There is a headstone at East End Cemetery for Wendell Ellison’s grandfather, Charles G. Ford, who died in 1960, but not for his grandmother, Fannie. “She was buried on top of him,” Ellison explained. Double burying meant families didn’t need to buy a second plot. It also saved them money on maintenance, a forever responsibility at this now-defunct Richmond, Virginia cemetery.
By the time Ellison’s grandmother passed away in 1974, East End was overgrown. It had become a popular spot for garbage dumping and other illicit activities. “I remember my grandmother’s funeral,” said a sweaty Ellison, who was fourteen years old at the time, standing at the grave. “We just come out here, put her in the ground, and we left.”
But Ellison came back to East End. One torpid Sunday in June of 2016, he weed-whacked, then spread mulch on the grave. He made a rectangle around it with lengths of timber, and then spray-painted them white. Ellison has been tending his grandparents’ plot since 1982, first with his mother, and then on his own when her health started to fail. “I will go until I physically can’t do it anymore,” he said.
This was one meeting among many with descendants of the deceased that I have had in a year and a half of helping clean up the abandoned, sixteen-acre African-American graveyard. We happened upon East End, founded in 1897, for the first time in the spring of 2014. My wife Erin and I were hunting for African-American cemeteries where we could shoot video for a documentary that we are making. Our destination was Evergreen Cemetery, burial place of noted Richmonders Maggie Lena Walker, a civic leader and the country’s first African-American woman to charter a bank, and John Mitchell Jr., editor of the Richmond Planet, the most radical black newspaper in the South at the turn of the twentieth century. To get to Evergreen, we drove along a potholed access road through what appeared to be woodland. Behind the dense wall of foliage, Erin spotted a few headstones. These we figured were Evergreen’s outliers, maybe folks who couldn’t afford a plot in the cemetery proper. They were, in fact, a handful of the ten thousand or more markers of East End, a distinct, neighboring burial ground.
Months later, we learned that a team of volunteers was cleaning up East End, and that a group of Boy Scouts would be joining them one Saturday. After confronting a posse of deer hunters blasting away in the cemeteries, and then calling the cops – that’s another story – we started shooting video. Erin, however, immediately started wrenching vines with the scouts. She had realized something that I had not yet. This was an opportunity to reclaim history, literally, with our hands, one headstone at a time.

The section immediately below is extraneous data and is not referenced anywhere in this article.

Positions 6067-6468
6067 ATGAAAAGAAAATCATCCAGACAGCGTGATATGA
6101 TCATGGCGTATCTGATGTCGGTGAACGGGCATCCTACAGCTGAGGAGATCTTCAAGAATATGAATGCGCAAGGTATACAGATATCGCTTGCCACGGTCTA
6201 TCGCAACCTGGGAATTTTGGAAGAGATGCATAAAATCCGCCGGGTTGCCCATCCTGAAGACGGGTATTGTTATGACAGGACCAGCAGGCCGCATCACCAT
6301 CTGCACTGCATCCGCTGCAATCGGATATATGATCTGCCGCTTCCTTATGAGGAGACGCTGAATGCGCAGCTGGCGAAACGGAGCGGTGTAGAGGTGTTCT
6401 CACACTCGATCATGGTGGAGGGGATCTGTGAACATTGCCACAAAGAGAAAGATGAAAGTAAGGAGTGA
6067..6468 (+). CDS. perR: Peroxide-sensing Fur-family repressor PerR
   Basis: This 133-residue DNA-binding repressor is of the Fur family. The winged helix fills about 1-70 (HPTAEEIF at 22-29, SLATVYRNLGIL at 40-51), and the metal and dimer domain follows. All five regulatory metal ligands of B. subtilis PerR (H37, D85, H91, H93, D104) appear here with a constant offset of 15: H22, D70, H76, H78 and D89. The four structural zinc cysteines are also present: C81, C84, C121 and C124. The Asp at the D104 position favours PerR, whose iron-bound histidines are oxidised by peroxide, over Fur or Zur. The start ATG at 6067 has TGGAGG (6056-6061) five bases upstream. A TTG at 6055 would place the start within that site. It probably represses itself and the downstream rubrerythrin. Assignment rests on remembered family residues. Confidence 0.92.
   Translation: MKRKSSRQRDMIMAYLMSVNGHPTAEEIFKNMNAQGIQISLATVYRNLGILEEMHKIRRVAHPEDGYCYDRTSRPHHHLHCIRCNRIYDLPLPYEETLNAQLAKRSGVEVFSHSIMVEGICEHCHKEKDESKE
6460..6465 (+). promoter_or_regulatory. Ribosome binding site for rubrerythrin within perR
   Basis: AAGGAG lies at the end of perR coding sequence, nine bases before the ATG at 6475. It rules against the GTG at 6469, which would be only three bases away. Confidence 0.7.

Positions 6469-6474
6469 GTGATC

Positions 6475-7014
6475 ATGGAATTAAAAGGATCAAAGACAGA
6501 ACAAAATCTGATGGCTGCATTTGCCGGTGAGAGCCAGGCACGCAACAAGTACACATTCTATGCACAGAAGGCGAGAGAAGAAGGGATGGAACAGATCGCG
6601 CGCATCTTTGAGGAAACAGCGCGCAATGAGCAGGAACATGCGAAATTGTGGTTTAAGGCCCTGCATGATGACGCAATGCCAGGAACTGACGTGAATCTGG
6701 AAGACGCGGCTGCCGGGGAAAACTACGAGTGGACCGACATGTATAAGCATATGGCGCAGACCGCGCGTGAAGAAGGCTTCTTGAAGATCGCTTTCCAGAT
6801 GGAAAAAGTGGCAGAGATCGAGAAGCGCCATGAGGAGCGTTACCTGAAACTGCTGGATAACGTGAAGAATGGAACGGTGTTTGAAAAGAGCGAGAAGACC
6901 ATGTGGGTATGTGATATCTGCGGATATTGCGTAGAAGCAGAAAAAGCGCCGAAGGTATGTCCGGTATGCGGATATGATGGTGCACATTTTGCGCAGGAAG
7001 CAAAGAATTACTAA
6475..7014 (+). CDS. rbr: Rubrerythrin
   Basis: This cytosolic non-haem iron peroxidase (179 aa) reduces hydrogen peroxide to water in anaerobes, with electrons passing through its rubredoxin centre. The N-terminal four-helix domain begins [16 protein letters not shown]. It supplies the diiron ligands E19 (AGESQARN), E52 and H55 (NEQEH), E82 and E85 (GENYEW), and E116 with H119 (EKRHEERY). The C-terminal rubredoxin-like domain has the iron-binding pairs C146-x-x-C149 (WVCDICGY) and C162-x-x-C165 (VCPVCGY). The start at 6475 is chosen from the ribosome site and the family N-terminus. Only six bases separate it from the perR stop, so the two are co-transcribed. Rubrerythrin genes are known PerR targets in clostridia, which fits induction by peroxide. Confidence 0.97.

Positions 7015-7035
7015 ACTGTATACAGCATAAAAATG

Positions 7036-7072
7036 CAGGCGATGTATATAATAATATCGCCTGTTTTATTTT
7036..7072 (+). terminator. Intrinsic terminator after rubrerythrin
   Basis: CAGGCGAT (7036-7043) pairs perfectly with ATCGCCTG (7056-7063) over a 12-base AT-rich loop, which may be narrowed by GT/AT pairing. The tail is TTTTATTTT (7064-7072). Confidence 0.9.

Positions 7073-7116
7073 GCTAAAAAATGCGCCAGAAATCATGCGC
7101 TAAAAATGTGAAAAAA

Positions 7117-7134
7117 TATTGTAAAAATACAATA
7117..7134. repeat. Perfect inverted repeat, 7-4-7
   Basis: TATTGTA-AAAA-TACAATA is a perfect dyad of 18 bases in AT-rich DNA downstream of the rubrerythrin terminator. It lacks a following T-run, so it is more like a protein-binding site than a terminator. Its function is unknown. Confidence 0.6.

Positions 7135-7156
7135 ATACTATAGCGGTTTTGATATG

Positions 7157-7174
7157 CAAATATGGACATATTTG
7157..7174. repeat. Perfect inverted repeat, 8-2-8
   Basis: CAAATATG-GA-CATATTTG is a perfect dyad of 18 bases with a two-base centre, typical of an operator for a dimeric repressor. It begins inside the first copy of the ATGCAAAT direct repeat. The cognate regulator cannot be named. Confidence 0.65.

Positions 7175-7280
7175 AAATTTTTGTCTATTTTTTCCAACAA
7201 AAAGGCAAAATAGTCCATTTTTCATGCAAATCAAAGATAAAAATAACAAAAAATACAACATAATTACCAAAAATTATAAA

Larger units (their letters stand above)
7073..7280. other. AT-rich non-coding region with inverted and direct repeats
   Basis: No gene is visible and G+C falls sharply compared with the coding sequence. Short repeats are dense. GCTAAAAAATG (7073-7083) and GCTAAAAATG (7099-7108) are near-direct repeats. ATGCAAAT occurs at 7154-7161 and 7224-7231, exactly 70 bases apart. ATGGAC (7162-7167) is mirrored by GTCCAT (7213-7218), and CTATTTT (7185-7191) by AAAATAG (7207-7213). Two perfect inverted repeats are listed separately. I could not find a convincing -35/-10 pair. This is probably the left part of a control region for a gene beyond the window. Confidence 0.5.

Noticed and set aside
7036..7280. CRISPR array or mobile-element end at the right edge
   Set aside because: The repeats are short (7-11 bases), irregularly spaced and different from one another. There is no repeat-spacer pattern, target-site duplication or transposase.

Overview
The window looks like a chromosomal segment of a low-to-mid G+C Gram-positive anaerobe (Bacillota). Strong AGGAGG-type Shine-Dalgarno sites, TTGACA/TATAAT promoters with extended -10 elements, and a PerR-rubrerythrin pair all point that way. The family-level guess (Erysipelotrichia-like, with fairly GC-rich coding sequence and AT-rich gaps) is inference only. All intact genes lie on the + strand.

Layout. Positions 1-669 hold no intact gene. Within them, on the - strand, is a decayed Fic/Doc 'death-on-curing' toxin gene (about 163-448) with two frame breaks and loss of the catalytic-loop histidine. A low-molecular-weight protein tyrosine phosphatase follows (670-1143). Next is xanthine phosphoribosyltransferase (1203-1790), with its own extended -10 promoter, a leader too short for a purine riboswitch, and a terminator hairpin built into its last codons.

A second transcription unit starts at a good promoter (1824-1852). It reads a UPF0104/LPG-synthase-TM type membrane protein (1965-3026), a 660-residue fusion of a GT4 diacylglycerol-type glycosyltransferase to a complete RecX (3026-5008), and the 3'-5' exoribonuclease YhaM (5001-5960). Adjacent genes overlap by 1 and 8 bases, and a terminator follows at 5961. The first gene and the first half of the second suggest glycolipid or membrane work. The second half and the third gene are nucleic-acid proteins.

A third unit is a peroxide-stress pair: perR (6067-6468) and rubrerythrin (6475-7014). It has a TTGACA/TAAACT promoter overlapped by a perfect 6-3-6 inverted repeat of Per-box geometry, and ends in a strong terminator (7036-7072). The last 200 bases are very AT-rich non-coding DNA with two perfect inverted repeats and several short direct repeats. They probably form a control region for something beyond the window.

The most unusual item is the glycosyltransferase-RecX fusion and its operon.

As volunteers hack vines and uproot ivy – some of it the poison kind – we reveal headstones that have been covered for decades. Finding a long-buried stone is thrilling. But we often don’t stop there. We research the person whose name is inscribed on it. We can’t always find records, but when we do, we reclaim another piece of history about an African community that thrived and achieved into the twentieth century, even as it was ignored and marginalized by white society.
Connecting with the living, however, is even more powerful. Often after finding a stone, Erin (she has found more than 350 – my count is six), uses Ancestry.com to track down relatives of the deceased, and then reaches out to them. So far, she has connected us with about a dozen descendants and their kin. Several have visited the cemetery – one from as far as Oregon.
On his one and only visit to the cemetery Erin’s father, Jim, found a headstone for one the most prominent East Enders we have rediscovered. Hezekiah F. Jonathan was born free in 1859. By the early twentieth century he was a major fish and produce wholesaler, vice president of the Mechanics’ Savings Bank, and a senior officer in an African-American lodge of the Knights of Pythias. Erin found most of this information in the Richmond Planet, the city’s black newspaper, editions of which are available in digital form. (Richmond’s papers of record, the Times and the Dispatch, which merged in 1903, practiced segregation and diminished black citizens in their pages. The Planet covered African-Americans in their full humanity and provides an indispensable parallel narrative to the city’s white newspapers.) Erin used Ancestry.com to track down Mary Moorhead, great-granddaughter of Hezekiah F. Jonathan and his wife Cora. A few months later, Moorhead drove down from Maryland to volunteer at East End. And she’s been back.
These connections are creating a new community – of volunteers, descendants, academics, students, and others – around the restoration effort and the history it is recovering. The state of Virginia has taken notice, approving a $400,000 grant for the work at East End and neighboring Evergreen, another historic and shamefully neglected black cemetery. The money is just a start. It won’t clear the cemetery. Only people will.
Brian Palmer is an independent visual journalist living in Richmond, VA.
Co-published with Narratively.
See Also: These Abandoned Black Cemeteries Were Long Forgotten — Until Now co-published with Buzzfeed.
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